He credits his unconventional upbringing and his early encounters with celebrity with setting him on his artistic path. Guided by his mom, he initially gravitated toward Hungarian fiddle tunes and Celtic music, and though he was a natural with music, the social aspects of making art never came easy. At Western, he was daunted by the students in his music program who’d been to high school programs at Juilliard and other conservatories.
“They were so far ahead and in such a different mindset about the music and their careers, I felt outgunned,” he says. “It didn’t feel like my clan.” He almost quit music but instead joined a rock band and added an English major to provide career options. Despite his misgivings, he doubled down on music, earning an online master’s certificate in music business and specialist certificate in composition for film and TV from Boston’s Berklee College of Music. Years later, he would work as an A&R rep for Votiv, a new media company and record label in Seattle.
All the while Joslyn was producing commissioned work for a who’s-who of the city’s best musicians—and mentally preparing material for what would become Awake at the Bottom of the Ocean. Although he undertook recording the album in earnest in 2014, he had been pondering its direction since at least 2012.
“I didn’t have a real focus when I started this record,” he says. “I was like, ‘I don’t know what my voice is. I’ve played everything from folk to hip-hop. What the fuck am I going to write?’ I’d been writing songs and lyrics for years, but I’d never put it to music or really solidified it.”
For better or worse, life intervened. Joslyn went through a slew of personal trials: navigating his relationship with his brother, breaking up with a longtime girlfriend and, toward the end of 2014, losing nearly everything he owned when his apartment building burned to the ground. The Seattle music community responded to that tragedy by crowdfunding some $15,000—money Joslyn used to put his life back together. The songs on Awake essentially transcribe a year of intense experiences against a backdrop of elegant chamber pop.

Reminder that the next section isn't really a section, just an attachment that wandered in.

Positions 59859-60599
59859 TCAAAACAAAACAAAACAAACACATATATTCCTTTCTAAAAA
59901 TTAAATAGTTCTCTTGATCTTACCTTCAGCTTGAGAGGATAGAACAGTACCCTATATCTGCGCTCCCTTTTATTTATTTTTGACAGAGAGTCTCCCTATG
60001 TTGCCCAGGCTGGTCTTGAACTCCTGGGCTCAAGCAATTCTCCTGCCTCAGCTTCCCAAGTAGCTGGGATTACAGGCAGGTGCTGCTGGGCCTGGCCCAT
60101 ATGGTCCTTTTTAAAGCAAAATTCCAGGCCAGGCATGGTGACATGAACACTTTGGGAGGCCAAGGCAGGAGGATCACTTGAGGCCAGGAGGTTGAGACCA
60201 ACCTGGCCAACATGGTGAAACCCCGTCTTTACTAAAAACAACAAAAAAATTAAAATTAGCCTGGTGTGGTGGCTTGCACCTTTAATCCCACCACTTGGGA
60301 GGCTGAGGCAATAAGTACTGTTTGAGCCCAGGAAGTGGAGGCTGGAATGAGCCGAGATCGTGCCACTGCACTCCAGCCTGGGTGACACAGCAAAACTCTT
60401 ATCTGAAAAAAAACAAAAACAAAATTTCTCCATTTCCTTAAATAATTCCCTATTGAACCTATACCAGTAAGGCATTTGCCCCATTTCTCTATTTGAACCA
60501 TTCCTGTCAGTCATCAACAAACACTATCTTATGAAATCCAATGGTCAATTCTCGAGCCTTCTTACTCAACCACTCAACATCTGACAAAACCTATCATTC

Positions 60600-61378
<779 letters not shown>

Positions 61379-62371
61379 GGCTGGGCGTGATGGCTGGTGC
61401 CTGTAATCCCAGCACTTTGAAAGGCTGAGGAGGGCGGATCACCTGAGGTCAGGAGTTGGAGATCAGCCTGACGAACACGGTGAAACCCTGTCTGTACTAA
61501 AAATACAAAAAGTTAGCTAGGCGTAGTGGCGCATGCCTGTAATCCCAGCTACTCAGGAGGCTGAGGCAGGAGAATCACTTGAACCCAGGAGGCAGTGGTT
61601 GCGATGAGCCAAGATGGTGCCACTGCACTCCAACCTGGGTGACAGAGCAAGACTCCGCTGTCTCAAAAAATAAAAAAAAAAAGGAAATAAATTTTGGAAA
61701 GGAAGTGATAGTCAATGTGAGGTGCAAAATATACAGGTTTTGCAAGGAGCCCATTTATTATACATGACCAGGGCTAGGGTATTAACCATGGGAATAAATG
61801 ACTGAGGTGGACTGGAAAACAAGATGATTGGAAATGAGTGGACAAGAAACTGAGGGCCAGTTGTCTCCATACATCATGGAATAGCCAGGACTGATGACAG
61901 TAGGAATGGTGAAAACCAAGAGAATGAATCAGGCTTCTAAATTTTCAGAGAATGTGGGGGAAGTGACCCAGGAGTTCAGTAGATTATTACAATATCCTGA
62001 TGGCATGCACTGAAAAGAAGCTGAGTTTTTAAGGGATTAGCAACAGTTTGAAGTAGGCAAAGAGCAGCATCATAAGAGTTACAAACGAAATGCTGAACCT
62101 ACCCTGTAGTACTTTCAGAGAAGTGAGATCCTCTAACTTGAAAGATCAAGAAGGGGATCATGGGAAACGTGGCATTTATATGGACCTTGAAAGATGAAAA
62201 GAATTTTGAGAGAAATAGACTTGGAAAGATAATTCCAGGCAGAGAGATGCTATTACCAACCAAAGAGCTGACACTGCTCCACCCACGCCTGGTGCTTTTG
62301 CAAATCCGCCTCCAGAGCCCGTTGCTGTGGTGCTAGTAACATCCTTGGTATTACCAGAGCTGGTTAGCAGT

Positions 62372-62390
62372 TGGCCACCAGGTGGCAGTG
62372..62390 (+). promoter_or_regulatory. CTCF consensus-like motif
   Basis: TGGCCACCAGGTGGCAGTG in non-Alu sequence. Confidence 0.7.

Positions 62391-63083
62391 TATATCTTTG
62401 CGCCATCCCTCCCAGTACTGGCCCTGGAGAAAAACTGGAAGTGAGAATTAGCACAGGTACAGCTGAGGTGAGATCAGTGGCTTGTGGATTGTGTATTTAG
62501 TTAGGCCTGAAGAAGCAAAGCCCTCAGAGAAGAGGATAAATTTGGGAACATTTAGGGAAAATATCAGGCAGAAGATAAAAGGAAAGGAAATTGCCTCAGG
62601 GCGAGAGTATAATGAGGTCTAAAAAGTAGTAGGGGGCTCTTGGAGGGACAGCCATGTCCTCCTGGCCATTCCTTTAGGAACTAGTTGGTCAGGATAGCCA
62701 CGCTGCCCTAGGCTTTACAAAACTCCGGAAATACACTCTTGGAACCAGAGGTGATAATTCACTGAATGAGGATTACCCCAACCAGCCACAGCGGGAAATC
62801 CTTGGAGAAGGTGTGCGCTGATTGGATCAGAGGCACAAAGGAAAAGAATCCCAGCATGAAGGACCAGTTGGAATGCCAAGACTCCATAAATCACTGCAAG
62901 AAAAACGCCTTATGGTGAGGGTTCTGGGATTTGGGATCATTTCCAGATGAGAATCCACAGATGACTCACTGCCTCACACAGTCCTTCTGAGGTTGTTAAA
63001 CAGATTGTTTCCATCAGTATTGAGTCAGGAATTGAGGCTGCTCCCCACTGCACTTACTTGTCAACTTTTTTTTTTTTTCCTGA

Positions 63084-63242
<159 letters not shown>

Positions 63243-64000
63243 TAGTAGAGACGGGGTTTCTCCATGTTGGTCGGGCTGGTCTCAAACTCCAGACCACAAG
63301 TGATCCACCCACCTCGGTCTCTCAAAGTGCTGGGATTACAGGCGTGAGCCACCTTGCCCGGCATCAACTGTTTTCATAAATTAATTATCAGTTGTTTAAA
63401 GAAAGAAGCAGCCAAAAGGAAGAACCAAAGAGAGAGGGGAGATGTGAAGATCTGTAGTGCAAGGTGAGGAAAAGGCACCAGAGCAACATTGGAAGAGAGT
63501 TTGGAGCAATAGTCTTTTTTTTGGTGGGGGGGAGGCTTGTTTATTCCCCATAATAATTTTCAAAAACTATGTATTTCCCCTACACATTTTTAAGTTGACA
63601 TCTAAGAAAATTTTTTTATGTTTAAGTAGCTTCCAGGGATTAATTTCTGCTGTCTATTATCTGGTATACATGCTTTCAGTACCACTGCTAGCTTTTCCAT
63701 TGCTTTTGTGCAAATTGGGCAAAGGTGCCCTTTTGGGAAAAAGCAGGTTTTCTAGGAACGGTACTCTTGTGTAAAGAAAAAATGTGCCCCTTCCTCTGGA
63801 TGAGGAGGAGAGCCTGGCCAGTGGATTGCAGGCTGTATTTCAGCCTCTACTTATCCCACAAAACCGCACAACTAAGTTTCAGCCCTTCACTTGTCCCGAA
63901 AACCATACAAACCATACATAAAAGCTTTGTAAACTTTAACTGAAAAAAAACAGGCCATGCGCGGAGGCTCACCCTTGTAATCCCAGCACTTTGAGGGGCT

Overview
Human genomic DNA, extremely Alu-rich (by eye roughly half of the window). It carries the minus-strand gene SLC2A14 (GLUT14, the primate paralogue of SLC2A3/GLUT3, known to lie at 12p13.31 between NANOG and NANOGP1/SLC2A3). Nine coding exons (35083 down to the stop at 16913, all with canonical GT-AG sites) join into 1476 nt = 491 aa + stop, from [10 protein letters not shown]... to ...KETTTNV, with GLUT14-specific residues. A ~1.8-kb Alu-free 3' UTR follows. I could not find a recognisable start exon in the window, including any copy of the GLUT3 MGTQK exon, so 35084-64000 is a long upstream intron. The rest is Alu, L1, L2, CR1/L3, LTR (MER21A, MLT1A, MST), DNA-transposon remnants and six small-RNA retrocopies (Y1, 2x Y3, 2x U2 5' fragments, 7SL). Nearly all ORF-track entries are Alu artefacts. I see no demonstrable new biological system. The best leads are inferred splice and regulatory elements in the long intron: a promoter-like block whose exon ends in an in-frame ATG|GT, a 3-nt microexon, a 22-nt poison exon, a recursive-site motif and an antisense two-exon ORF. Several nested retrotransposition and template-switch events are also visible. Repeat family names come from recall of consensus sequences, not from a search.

The titles alone convey the album’s gravitas, each a phrase of regret or resignation: “Plastic Heaven,” “Spinning Wheels,” “She’s Gone to California,” “Holden’s Birds Have Flown South,” “Mantra for a Struggling Artist.” Even the cuddly imagery of “The Enchanted Life of a One-Year Old Kitten” is tempered by the song’s backstory: The titular kitten, the first pet Joslyn ever owned, died in the fire.
Some of the lyrics are so raw, some of the creative decisions so personal, that producer Martin Feveyear emphatically warned Joslyn away: His brother would be offended by “Icarus,” and having an ex, Susy Sun, sing “I Should’ve Said Goodbye Before I Met You,” about a different ex, was “opening a can of worms.” Joslyn resisted. “It’s like the faucet got turned on, and I just let it go,” he says. “And I’m like, ‘Well, there’s some dirt in that water, but hopefully there’s something good, too.’”
Throughout the album, Joslyn paints with stately piano, impeccable orchestral percussion, diaphanous woodwinds. The orchestral arrangements elevate Joslyn’s personal tales into thumbnail epics. He provided the lyrics for guest vocalists like Adra Boo, Shelby Earl, Will Jordan and Eric Anderson; they play key parts, but Joslyn is writer, director and producer, if not central actor. The music is beautiful, bittersweet but never saccharine, sober and occasionally somber. Over the course of its 34 minutes, Awake reveals great emotional force, a hard-fought uplift wrought from Joslyn’s catharsis.
The album culminates in Mark Lanegan’s paternal reading of Max Ehrmann’s “Desiderata,” the decades-old prose poem that opens with “Go placidly among the noise and the haste” and ends with “Be cheerful. Strive to be happy.” A printed version of the poem hung in the bathroom of Joslyn’s childhood home and the words stuck with him. Here they are the sun rising after a long, poignant night.
With Awake, Joslyn steps into that morning-like moment of profound possibility, success or failure based purely on his own efforts. He articulates not only the doubt he grapples with, but also his faith and gratitude in the power of music to sustain, to transcend.
After the apartment fire, which destroyed years of collected sheet music and digital recordings and musical gear, along with countless personal items, one of the few items Joslyn salvaged was a violin. It somehow survived completely unharmed, in tune, under Joslyn’s bed, which was burnt to ash.
“I’m not a superstitious person but when shit like that happens, you’re like, okay, what is the architecture of life? What’s going on here?”
“I still believe that art isn’t a career, it’s a calling,” he says. “I don’t feel like I have many other options. David Bazan told me that with art and with music, you have to have your heart broken over and over and over again. I’m watching that happen with Ben and Ryan right now. I watched it happen with my brother. So success and fame, it’s not what it’s all about. It can’t be. There has to be something more.”